CANYONVILLE — The Oregon Transportation Commission has awarded Douglas County a $2 million grant that aims to make it safer for students, staff and parents to travel to Canyonville School.
The Safe Routes to School grant was awarded to the Douglas County government, along with the South Umpqua School District, Douglas County Education Service District and Thrive Umpqua, formerly known as the Blue Zones Project.
The announcement comes on the heels of the county’s completion of its Carnes Road Improvement Project near Green Elementary School, which was also funded by a Safe Routes to School grant.
“The school zone improvement project for Canyonville School is truly the culmination of many years of hard work and collaboration with the local Canyonville community, schools, and tribal members working hand-in-hand with our engineers in the Douglas County Public Works Department,” Douglas County Commissioner Tom Kress said in a press release. “We are very fortunate to have submitted another successful grant application.”
The work will be done on North Main Street, where the school is located, and Kress said improvements to that area have been pursued since the 1990s.
Safety concerns there include speeding vehicles, poor visibility from driveways and street crossings, on-street parking and a lack of bicycle and pedestrian lanes.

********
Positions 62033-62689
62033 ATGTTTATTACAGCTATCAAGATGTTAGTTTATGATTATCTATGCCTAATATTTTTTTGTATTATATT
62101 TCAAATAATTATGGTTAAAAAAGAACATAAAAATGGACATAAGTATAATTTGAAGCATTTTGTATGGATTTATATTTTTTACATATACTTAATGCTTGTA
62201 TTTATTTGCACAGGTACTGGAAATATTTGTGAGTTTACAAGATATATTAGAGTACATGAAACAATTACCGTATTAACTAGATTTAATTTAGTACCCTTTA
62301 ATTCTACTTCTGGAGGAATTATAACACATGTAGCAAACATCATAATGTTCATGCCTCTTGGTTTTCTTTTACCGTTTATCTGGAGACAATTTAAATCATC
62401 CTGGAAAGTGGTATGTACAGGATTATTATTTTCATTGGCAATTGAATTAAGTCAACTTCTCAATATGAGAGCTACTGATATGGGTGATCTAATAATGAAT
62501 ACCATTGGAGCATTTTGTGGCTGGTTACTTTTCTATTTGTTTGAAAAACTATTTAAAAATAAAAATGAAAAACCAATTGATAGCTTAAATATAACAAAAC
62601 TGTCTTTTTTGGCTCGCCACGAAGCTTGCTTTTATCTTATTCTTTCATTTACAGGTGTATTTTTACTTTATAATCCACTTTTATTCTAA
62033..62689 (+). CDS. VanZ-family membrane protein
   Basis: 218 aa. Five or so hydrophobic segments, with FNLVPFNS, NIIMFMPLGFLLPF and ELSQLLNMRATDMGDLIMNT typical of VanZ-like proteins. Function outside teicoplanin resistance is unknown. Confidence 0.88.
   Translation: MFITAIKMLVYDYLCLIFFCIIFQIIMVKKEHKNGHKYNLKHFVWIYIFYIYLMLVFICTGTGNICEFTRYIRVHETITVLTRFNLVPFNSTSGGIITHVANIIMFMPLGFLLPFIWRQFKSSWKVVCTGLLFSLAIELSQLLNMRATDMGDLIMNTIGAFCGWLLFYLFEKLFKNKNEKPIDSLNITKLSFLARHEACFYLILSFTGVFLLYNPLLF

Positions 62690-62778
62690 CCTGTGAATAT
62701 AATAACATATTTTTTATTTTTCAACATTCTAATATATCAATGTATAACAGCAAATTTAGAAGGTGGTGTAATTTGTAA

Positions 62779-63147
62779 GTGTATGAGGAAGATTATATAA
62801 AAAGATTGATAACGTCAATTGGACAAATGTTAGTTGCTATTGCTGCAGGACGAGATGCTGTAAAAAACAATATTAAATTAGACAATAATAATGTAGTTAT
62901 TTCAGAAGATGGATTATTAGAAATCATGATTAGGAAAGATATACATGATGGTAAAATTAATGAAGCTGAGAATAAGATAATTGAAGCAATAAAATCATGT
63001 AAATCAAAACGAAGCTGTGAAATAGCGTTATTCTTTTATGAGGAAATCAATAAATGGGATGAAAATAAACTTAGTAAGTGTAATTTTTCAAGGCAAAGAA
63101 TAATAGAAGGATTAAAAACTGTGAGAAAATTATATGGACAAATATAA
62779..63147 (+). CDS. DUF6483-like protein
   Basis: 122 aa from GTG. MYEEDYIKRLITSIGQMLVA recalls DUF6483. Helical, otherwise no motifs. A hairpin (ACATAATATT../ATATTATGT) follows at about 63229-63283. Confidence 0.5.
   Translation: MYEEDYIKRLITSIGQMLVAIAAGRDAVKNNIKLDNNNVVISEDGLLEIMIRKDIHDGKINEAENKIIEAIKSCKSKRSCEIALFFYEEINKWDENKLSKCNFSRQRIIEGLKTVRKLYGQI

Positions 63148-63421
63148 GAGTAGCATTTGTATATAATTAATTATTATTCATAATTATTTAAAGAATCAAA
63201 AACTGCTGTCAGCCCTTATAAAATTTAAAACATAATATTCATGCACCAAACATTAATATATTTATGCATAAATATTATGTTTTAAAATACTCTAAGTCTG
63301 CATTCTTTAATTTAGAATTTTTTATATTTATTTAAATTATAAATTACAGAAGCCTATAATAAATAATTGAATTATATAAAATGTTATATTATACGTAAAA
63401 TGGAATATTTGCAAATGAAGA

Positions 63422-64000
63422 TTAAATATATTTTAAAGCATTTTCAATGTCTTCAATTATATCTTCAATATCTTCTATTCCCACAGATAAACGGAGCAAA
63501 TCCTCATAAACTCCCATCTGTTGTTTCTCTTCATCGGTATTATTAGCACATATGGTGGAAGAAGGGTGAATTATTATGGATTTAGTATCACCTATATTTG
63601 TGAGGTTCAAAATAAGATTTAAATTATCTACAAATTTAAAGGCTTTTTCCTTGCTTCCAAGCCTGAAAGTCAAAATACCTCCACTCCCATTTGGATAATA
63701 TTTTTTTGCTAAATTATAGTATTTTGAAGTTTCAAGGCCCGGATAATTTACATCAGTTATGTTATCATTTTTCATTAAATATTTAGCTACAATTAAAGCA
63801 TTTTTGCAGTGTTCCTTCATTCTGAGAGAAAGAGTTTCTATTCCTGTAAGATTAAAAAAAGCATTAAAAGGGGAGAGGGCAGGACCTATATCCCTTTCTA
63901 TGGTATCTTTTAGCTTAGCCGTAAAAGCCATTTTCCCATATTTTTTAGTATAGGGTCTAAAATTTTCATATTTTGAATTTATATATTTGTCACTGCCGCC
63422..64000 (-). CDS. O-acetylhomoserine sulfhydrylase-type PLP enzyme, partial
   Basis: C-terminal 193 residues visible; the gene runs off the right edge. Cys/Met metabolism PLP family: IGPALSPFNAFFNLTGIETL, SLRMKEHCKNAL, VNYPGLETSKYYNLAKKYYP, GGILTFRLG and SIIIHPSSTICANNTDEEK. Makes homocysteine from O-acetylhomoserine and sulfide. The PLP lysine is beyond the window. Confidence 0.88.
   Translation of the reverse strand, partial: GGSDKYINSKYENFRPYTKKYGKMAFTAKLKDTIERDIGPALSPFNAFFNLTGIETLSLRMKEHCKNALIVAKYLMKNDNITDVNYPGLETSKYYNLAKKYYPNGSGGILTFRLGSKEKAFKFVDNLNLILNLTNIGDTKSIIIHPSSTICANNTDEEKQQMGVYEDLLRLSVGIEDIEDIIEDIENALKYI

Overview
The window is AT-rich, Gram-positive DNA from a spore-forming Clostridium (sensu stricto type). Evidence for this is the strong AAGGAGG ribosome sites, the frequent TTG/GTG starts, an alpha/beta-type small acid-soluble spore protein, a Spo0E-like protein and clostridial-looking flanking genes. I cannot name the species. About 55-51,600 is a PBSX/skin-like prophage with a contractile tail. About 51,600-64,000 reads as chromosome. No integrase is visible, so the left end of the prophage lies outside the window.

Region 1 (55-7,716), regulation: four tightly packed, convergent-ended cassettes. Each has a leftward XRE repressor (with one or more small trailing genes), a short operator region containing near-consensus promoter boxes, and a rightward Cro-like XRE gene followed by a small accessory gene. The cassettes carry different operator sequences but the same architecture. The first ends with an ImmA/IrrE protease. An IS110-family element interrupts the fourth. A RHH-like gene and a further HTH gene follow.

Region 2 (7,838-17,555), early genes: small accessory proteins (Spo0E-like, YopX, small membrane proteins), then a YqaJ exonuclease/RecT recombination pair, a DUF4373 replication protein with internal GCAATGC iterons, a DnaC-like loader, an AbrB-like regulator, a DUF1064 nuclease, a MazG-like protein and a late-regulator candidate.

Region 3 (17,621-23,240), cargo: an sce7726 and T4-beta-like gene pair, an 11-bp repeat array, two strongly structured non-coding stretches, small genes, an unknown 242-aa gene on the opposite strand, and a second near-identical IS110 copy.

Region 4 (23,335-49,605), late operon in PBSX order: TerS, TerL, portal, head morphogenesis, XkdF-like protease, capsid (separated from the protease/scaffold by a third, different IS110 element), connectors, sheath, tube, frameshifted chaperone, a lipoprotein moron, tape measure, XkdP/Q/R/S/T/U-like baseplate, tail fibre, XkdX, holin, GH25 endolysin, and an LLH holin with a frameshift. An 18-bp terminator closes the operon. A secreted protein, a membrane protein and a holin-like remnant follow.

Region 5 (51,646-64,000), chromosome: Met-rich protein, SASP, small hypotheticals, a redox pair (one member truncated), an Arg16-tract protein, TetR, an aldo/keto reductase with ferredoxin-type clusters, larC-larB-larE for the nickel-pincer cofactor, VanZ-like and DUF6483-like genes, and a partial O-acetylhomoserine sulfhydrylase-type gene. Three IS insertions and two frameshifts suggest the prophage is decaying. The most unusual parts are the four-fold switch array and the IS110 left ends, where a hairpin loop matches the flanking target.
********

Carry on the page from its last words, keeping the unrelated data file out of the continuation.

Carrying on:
All that has made pedestrian travel “very difficult and often times hazardous,” Kress said.
“We are confident that the improvements being made through the combination of grant and county funding for this project will address these concerns, and clearly define a safer school zone for students and provide a safer pedestrian path for everyone in the community,” he said.
The improvements planned include installing continuous sidewalks with ramps for wheelchair access and adding bicycle lanes on both sides of the street between Gazley Bridge Road and 1st Street.
Other improvements will include a rapid flashing pedestrian beacon, new school zone warning signs and new painted pavement and curb markings near the school.
The program requires matching funds from the local entity that receives the grant. Douglas County will contribute about $1.3 million, which will cover about 40% of the project’s cost.
South Umpqua School District Superintendent Kate McLaughlin said in a press release the improvements will make it safer for pedestrians and bicycle riders to access the school.
“Student safety is always a priority,” she said.
Douglas Education Service District Safe Routes to School Facilitator Janelle Newton said in a press release safe infrastructure is vital to educational programs.
“We teach kids how to safely navigate streets as pedestrians and while riding bikes, but without proper infrastructure they cannot put those skills to use,” she said.
Thrive Umpqua Executive Director Jessica Hand said in a press release these kinds of improvements “pave the way to encourage community members of all ages to walk and bike more.”
“We are thrilled to see schools around Douglas County participating in Safe Routes to School, and hope to encourage more to get involved in these programs that can really make a big difference in overall well-being for a lifetime, starting at a young age,” she said.